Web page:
Should men and women train differently?
There are often arguments in the industry, sparking debates among the experts on how men and women should train and if there is a difference. No matter the gender of the client, the core scientific principles do apply, but the application will vary based on not just gender, but also training history, goal, leverage and limb lengths, sports they played etc.
Gender is just one of the many variables that need to be considered when creating a program for a client. It is one that you cannot skip past for sure.
There are many variables to consider when training a client and gender is one you need to review, as it can influence certain things. For example, as it relates to individual sports, a female powerlifter can move less weight but can train a lot more often than a male lifter. When we look at team sports, the female vs. male hockey game is a bit different, so if you had an athlete in both, you would have to consider some different things regarding their training.
Men and women are both human, however, their biology and mechanics are different
Testosterone is a very big reason for men and women being so different in the gym and in sports, male’s main sex hormone is testosterone while for females it is estrogen. Both are very powerful hormones but have different affects on the body.
Women do have some testosterone that they produce naturally, but comparatively it is in extremely small amounts. It can be increased through dietary means and supplementation protocols. However, it should be noted that we highly advise against supplementation for testosterone for both men and women.
Men, also like women, produce some estrogen but produce much more testosterone.
It is no secret that testosterone is great for growing muscle and increasing strength. Estrogen is also good for this as well, but testosterone is much more effective in this regard.
We all need both in the proper ratios to function.
Lifting increases testosterone and because of this, many women when they lift heavy see massive changes. One example of this is relation to body fat (it goes down a lot and they tone up quite a bit, however getting bulky does not happen).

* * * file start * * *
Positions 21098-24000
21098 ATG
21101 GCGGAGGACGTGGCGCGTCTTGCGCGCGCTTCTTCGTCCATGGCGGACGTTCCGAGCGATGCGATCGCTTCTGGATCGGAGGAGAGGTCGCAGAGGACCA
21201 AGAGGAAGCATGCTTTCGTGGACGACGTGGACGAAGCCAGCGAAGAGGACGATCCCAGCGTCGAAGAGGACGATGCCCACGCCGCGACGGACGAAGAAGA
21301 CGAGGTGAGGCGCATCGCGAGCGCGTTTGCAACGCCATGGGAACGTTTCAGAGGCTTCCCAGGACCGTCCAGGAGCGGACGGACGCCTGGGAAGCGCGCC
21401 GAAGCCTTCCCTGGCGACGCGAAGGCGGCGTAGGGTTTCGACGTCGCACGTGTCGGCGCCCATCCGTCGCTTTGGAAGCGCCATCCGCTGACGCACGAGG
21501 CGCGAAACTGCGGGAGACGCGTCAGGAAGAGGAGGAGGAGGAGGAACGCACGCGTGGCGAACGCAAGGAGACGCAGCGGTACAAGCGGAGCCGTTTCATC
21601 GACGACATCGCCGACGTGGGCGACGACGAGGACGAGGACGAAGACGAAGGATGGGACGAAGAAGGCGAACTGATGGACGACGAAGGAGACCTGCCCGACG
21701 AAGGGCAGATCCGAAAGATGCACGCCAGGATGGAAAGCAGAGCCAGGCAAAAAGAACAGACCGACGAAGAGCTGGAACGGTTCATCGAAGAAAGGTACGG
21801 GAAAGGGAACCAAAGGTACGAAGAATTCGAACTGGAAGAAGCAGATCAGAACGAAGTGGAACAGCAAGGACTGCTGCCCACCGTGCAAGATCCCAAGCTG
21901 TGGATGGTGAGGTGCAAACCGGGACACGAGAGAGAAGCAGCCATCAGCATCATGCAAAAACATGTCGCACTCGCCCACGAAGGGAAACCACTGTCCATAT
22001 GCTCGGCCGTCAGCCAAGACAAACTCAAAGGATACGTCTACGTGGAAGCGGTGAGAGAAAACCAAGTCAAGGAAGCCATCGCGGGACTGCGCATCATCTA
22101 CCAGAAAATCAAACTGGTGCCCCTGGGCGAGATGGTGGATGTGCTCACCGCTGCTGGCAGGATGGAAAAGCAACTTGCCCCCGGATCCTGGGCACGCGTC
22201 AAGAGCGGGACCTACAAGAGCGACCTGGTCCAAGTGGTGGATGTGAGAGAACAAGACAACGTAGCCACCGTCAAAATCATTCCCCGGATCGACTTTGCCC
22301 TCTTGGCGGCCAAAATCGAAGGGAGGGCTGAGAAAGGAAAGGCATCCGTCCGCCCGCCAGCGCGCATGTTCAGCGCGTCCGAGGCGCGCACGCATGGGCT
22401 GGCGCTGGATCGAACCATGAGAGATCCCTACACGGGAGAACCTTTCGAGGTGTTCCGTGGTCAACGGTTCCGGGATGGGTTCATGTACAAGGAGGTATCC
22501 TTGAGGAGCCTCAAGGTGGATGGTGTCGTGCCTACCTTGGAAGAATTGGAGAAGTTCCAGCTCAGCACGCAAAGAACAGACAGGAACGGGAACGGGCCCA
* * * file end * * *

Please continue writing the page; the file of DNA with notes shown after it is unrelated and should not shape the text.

This is why women can do great in endurance sports, but if it comes down to something that requires more brute strength and power output, men generally have the upper hand.
Hormones are not the only thing that makes men and women different. They also have a different joint and bone structure in some ways, for multiple reasons. These differences create strengths and weakness for both genders.
Variances in hips and shoulders also play a big part in the sport performance for men and women.
Men are from mars and women from Venus…
There is a difference in the mental aspect from what we have found when training male and female clients. These are just general rules and not to be seen as what it is for each gender exactly.
Men are more prone to push weights and intensity in lifts, men are a bit less open to help and feedback in the gym, and men in general dislike mobility training.
Women are more conservative with weight selection, women generally are a bit more coachable and more open to feedback we have found, and women in general enjoy mobility training.
As you can see men and women are not just different biologically, but also mentally as well. We all know this, however, a lot of fitness coaches still coach and approach coaching both genders the same. They could be better suited to have different coaching strategies around the mental side of the gender differences as well.
What is optimal for men?
More recovery, less frequent training with an emphasis outside of training on recovery and mobility, and cardio to help keep them performing well and stay relatively injury free.
Men will gravitate towards lifting more as it is something that comes easily in most cases. Due to their mechanics, the bench press is a movement most men can do quite well and excel at in training.
What is optimal for women?
Training a bit more often, with more strength loading and heavy lifting, a lot of back training. In addition to this, an emphasis on shoulder stability training due to different shoulder mechanics.
Time of the month and performance in sport for women
No matter the goal, for women, the time of the month will affect their training and physique.
We have found it best to adjust training around the cycle and have recovery weeks or mini- deloads during the time of the month and adjust nutrition as well.
Time of the month is a not a hold back, but it is something you must account for when designing a program for a female athlete. This is even relevant when doing a body transformation, as that week’s pictures and measurements will be much different.
If you do not take that into account, it may really discourage the client or yourself as the person doing it, as all measurements will yo-yo. Without being informed as the coach and educating your client or athlete on this, it can negatively impact them as well as hinder their results.
Genders could learn from each other in some ways
In the gym, men and women stick to what they like, and men really suck at self-care and recovery. Women are generally exceptionally good in that area but are often overly conservative in increasing load in the gym or shy away from more heavy or technical exercises at first.
If the genders switched up some things, that would help each of them in their respective quests for fitness and health and whatever that looks like for each of them.